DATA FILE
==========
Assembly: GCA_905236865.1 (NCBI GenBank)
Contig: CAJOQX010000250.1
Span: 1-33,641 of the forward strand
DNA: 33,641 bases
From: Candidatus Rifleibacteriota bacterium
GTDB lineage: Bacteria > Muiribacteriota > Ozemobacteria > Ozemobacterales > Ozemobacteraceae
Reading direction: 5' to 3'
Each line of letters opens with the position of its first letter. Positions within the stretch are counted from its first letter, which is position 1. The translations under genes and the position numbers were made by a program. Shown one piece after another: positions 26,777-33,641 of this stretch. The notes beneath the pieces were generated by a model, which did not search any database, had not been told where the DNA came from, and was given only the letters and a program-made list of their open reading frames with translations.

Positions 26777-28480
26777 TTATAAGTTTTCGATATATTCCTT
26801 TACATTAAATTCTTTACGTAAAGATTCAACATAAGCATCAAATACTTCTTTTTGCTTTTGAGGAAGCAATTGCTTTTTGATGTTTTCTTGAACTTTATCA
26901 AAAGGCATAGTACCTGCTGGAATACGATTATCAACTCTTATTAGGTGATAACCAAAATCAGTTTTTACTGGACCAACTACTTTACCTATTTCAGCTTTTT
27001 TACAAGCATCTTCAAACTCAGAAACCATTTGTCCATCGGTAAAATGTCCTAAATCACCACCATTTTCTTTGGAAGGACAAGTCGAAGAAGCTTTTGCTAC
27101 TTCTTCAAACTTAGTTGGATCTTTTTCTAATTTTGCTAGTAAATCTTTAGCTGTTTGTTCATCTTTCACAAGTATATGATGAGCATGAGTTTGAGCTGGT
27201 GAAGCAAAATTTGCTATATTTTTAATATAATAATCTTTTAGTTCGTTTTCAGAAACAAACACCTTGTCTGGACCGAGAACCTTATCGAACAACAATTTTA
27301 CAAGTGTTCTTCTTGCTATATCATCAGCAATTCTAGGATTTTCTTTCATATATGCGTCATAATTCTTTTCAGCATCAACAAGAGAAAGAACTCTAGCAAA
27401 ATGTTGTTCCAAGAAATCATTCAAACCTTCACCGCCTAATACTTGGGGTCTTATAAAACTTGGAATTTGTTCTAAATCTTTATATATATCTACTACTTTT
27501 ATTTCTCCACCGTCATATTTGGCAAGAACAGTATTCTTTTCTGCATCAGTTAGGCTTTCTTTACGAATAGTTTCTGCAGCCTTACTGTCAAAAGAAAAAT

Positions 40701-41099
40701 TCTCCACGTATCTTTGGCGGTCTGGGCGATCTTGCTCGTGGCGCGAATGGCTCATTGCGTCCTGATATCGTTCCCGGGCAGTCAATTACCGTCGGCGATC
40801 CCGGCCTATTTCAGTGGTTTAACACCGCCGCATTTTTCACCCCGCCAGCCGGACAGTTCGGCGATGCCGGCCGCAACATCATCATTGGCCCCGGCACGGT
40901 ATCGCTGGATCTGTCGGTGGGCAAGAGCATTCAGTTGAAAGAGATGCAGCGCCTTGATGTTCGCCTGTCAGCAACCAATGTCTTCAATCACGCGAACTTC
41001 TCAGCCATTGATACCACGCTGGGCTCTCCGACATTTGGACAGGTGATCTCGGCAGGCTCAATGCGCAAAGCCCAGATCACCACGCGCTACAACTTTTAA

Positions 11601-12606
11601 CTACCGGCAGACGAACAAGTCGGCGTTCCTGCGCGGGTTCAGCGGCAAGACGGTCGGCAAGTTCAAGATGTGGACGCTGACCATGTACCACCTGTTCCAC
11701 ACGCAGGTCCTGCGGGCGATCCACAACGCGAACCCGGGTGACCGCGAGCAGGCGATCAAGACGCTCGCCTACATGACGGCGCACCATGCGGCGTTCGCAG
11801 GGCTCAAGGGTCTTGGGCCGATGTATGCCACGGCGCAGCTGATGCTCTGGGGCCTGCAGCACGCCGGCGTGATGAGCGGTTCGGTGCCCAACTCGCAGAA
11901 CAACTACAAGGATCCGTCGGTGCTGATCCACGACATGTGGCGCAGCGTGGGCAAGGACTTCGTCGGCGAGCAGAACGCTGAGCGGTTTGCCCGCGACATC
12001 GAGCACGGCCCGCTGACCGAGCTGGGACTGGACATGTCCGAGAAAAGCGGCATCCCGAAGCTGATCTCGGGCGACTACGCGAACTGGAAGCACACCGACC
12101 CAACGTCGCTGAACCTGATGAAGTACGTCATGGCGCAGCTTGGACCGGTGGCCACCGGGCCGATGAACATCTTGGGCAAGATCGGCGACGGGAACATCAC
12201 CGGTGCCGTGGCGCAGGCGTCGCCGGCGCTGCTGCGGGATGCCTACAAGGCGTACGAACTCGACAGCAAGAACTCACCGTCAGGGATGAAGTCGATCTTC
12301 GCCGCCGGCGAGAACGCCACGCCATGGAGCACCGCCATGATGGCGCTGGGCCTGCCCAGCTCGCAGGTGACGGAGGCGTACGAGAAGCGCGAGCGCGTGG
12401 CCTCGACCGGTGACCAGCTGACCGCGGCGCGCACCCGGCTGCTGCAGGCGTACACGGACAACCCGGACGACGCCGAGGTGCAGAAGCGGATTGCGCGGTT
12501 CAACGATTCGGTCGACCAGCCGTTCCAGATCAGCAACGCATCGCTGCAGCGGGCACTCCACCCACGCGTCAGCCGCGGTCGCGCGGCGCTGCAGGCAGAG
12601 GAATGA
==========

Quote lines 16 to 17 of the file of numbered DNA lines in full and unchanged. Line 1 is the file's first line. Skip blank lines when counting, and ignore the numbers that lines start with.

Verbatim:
27301 CAAGTGTTCTTCTTGCTATATCATCAGCAATTCTAGGATTTTCTTTCATATATGCGTCATAATTCTTTTCAGCATCAACAAGAGAAAGAACTCTAGCAAA
27401 ATGTTGTTCCAAGAAATCATTCAAACCTTCACCGCCTAATACTTGGGGTCTTATAAAACTTGGAATTTGTTCTAAATCTTTATATATATCTACTACTTTT